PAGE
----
Not Raising Hogs or Learning To Live Like the Rich DoPosted: August 14, 2011
By David Duncan
In the last issue of the People’s Press, reporter Beniam Awash did an expose detailing how almost $4 million dollars of public money was used to finance the renovation of the Kilmer Building in Binghamton. The purpose of this extravagance was to create office space in the downtown area that is already overflowing with vacant office space. Banks would not agree to make loans for this strange project unless there was a public guarantee to reimburse them. Through political assistance from Congressman Maurice Hinchey, the United States Department of Agriculture stepped in to guarantee payment for $3.4 million in loans. Why is the Department of Agriculture backing loans to create office space in downtown Binghamton? Doesn’t that branch of government deal with farms, corn, soybeans, pigs, cattle, and other farm produce?
Payment for Not Farming
Well, yes and no. The USDA provides billions annually in subsidies that go mainly to the biggest agribusiness companies. But, $1.3 billion in cash also goes to subsidize people not to farm.
The new Environmental Working Group data shows that multi-millionaire, Mark Rockefeller, great grandson of John D. Rockefeller, received over $330,000 in the past ten years for not farming a property he owns in Idaho. The property is described as one of the world’s premier fly fishing retreats. Rockefeller lives in Manhattan.
How can average Broome County residents get in on the Dept. of Agriculture gravy train?
I propose we submit a proposal to not raise hogs. Everyone who owns some land or rents property could add their combined square feet of space and formulate this amount into acreage. On these acres we will promise not to raise hogs in return for receiving millions of dollars in subsidies. With due diligence, Broome County could become the not raising hog capital of the US of A.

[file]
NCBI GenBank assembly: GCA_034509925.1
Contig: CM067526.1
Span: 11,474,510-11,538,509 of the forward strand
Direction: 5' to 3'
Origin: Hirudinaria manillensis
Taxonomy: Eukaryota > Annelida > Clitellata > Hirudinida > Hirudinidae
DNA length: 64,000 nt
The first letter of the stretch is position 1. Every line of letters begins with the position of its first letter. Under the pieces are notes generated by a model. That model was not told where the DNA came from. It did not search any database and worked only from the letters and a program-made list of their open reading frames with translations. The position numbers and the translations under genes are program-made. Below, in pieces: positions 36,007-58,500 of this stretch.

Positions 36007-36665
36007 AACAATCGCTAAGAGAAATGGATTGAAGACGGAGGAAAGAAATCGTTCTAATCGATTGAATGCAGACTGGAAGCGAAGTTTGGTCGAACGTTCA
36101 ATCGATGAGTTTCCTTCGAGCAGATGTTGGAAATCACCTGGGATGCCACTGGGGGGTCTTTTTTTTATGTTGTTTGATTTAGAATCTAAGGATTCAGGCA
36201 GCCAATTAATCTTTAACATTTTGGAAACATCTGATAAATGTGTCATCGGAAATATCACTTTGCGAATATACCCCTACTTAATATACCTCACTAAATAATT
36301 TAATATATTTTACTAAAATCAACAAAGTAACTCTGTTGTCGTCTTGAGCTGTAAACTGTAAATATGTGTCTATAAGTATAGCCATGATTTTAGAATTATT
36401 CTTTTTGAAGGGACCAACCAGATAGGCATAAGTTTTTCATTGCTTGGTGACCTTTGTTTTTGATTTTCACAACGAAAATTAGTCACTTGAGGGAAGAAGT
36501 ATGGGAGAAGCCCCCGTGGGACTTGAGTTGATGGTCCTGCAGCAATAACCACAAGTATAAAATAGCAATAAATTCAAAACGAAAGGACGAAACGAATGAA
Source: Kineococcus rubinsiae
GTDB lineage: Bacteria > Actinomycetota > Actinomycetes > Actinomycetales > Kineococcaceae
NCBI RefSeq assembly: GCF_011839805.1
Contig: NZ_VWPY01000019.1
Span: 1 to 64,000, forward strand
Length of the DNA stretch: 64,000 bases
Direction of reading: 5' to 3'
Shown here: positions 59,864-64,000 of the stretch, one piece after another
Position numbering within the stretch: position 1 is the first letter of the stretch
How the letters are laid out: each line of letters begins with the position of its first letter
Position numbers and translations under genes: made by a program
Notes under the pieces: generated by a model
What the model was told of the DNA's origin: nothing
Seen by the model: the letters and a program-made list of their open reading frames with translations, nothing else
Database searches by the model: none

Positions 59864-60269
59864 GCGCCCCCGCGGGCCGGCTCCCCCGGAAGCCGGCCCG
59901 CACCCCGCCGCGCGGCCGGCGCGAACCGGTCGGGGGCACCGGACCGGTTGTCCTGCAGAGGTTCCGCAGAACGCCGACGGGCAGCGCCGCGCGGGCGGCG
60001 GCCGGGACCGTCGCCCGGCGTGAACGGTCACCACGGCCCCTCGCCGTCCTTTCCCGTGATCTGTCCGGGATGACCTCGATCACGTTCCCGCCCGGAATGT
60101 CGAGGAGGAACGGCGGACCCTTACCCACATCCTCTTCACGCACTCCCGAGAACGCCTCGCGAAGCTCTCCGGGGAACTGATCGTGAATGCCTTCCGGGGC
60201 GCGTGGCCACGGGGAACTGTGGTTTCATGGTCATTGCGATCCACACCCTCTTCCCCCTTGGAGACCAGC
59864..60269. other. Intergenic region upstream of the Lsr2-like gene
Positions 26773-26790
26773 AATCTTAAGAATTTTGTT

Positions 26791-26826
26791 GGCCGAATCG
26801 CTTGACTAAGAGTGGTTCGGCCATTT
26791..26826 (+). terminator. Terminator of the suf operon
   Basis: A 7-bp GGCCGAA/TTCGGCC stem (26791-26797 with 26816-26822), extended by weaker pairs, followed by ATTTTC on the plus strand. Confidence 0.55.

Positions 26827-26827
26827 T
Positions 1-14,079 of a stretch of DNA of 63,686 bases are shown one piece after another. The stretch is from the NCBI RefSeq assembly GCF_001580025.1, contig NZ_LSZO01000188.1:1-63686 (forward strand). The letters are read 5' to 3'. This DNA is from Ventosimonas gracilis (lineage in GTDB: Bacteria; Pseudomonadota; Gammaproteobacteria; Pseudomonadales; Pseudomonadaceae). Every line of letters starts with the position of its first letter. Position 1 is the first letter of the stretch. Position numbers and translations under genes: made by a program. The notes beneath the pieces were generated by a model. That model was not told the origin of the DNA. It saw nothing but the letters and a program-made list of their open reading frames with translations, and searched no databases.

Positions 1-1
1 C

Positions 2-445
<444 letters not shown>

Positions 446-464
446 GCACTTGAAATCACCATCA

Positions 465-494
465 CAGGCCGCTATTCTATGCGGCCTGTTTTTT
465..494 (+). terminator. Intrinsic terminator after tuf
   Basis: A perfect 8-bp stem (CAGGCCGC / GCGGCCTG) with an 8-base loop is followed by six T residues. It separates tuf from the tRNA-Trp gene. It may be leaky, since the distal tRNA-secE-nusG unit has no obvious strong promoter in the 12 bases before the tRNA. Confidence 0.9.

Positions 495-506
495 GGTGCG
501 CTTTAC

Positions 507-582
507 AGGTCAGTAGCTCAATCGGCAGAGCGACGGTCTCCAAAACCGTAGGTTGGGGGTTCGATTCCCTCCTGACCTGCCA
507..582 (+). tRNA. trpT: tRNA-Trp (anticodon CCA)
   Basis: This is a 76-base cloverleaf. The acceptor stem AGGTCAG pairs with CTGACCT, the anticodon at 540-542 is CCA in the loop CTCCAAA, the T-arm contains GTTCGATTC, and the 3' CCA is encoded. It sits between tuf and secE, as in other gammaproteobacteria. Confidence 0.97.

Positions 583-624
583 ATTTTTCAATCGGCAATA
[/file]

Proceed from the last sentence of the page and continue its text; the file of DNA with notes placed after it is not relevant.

We will send representatives to the current hog capitals of Iowa and North Carolina to receive training as swine specialists. Once the training is complete these specialists will return and teach the rest of us how not to raise hogs.
Courses in not managing swine will be taught to all students in the County schools. In math classes children will be taught to formulate the amount of corn and soy beans a hog needs to eat to reach market weight. Pictures of great American porkers will hang in every school building and public office. All residents will be trained to spot swine flu from a distance of no more than 20 feet.
Advantages in Not Raising Hogs
- We can substantially lower the number of poor in Broome County
- Those who participate in this program will be able to wear their Sunday best every day and not worry about stepping into hog do-do.
- Environmentally, we will not have to worry about contaminating our water supply with open air manure lagoons. (Iowa hogs produce over 50 million tons of excrement yearly).
- Our air will also be saved from gasses produced by hogs. The UN Food and Agriculture Organization states that feedlot meat production spews more greenhouse gases than automobiles use. Standing downwind from a swine herd can be a health hazard.
- A new branch of SUNY B, Pork U. will open downtown, next to Ryan’s roundabout.
- Vegetarians will be pleased.
Best of all we get well paid for our efforts.
Hedging Our Bet
If the price per pound of pork drops below what we need to live decently we will obtain subsidies to not grow corn. We will store this corn in invisible silos also be financed by the USDA. Clearly, knowing how to make money on the corn-hog cycle is important to our financial well-being.
We will still keep a few hogs so that the industrious members of the 4H can show them at County and State Fairs.
In order to keep the gravy train rolling, we need to grease the wheels, regularly. In 1996 Congress was committed to getting the farmers off taxpayer subsidies. Farmers were allowed one big payment to help them get weaned off the taxpayer teat. Farmers agreed to this in exchange for ending the subsidies. Instead, after proper persuasion, Congress substantially increased the payment to farmers. In 2008 Congress again promised to cut payments to wealthy farmers. It did not happen. The Center for Responsive Politics states, “agribusiness contributed more than $381 million to the election campaigns of Federal candidates and incumbents”. We will have to do our part.